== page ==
The miraculous growth in different components of Services sector in FY23 is even extended to social sectors. The education sector growth was registered at 10.4 percent, which is the highest ever growth in the sector in any single year, with the previous highest recorded at 11 percent in FY16. The health services growth was recorded at 8.5 percent, which is even higher than the 6.2 percent posted in FY20 during the Covid-19 pandemic when record-high resources were diverted towards the sector.

It is important that for the sake of preserving credibility of the PBS, a press release is issued which provides an explanation and rationale for the miraculous or should we say anomalous growth numbers pointed above.

Pivoting to an analysis of growth point contribution to aggregate demand, it is abundantly clear that in FY23, both public and private ‘consumption’ along with ‘investment’ underwent a massive contraction. Net exports, on the back of administratively-managed major import compression, provided a 3.2 percentage points contribution to growth in aggregate demand in FY23. In terms of assessing recovery prospects for FY24, a comparison with drivers of V-shaped economic growth in FY21 would be quite instructive. In FY21, eight percentage points contribution of ‘consumption’ in aggregate demand followed by a surge in exports from 0.1 percentage point in FY20 to 0.7 percentage point in FY21 led to a rapid economic recovery. Overall, except for Covid period of FY20, the slump in point contribution by -2.4 percentage points in aggregate demand in FY23 appears to be an extraordinary event in recent economic history of the country. Private consumption registered highest nominal growth of the decade at 25 percent in FY23 which appears to be at odds with excessive demand compression measures that were undertaken during the year.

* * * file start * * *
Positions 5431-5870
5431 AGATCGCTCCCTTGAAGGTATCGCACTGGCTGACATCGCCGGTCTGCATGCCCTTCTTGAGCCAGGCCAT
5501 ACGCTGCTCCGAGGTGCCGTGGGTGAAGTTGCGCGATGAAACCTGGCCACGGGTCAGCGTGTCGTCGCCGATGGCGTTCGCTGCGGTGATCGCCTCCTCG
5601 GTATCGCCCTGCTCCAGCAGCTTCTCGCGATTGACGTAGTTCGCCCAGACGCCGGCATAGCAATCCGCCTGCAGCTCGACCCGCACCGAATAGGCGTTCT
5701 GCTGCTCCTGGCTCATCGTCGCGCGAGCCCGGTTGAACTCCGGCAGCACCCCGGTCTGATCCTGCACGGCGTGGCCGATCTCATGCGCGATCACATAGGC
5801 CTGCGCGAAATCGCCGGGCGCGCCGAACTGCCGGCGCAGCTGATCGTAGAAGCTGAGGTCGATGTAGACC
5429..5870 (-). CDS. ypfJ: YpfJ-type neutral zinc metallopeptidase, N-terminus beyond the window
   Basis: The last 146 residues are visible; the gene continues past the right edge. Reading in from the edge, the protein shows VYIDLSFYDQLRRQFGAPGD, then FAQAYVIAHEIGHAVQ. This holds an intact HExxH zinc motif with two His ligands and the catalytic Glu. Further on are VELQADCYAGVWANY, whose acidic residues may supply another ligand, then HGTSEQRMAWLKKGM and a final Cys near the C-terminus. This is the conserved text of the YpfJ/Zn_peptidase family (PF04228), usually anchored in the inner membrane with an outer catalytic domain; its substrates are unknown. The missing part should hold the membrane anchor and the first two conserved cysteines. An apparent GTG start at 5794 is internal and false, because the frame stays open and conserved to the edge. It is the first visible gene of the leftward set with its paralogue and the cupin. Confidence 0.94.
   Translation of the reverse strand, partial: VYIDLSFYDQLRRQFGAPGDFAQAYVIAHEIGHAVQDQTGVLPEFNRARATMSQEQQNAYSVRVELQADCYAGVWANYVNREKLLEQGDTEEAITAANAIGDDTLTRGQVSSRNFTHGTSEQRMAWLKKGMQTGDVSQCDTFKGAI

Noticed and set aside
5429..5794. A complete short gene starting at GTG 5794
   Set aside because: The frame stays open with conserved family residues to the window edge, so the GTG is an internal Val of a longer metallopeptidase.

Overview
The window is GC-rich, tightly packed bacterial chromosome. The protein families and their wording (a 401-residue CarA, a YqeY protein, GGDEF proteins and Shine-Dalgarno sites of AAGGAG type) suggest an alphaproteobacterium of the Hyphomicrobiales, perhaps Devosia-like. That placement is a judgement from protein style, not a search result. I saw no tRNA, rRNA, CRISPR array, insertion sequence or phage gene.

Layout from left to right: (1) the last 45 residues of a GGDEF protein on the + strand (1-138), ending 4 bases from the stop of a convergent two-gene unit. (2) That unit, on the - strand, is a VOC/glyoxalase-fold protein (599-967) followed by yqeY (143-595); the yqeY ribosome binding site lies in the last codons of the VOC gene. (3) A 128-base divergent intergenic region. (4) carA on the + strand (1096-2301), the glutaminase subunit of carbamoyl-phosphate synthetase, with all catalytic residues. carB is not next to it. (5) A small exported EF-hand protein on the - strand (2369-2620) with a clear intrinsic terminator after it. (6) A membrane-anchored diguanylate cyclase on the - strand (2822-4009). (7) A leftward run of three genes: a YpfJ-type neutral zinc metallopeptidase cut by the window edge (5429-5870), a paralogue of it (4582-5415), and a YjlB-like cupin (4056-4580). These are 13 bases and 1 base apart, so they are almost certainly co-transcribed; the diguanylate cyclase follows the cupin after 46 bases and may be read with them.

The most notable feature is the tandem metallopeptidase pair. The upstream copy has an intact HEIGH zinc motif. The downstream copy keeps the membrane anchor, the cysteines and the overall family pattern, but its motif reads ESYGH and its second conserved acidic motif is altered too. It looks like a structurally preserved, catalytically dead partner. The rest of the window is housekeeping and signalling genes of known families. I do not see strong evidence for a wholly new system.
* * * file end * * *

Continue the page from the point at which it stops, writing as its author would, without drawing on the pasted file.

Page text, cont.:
Dr Hafiz Pasha recently estimated that the economy posted a contraction of 3 percent under the PDM government with 8 million workers becoming unemployed in FY23 and the unemployment rate rising to 10 percent. The economic contraction caused by the PDM regime will lead to nearly 18 million households falling below the poverty line, with Dr Pasha stating that ‘the absolute increase in the number of poor has probably never been seen before’. No amount of media management can hide these stark ground realities facing the economy today.

In real terms, about Rs 2.2 trillion was added to the GDP in FY22 while Rs 112 billion was added in FY23. The path of economic contraction which has led to practically zero growth in FY23, from 6.1 percent in the previous year, has been plotted through regressive tax measures, inexplicable import restrictions, and the crowding out of the private sector in the credit markets. Not properly managing implementation of the IMF (International Monetary Fund) programme also led to a major loss of confidence with neither development partners nor friendly countries willing to support lackadaisical ownership of agenda for macroeconomic stability and economic recovery.

Dr Mohammad Ahmed Zubair, "FY23: Uncovering drivers of economic performance," Business recorder. 2023-05-30.
Keywords: Economics , Economic performance , Economic growth , Poverty , GDP growth , Pakistan , GDP , FY22 , FY23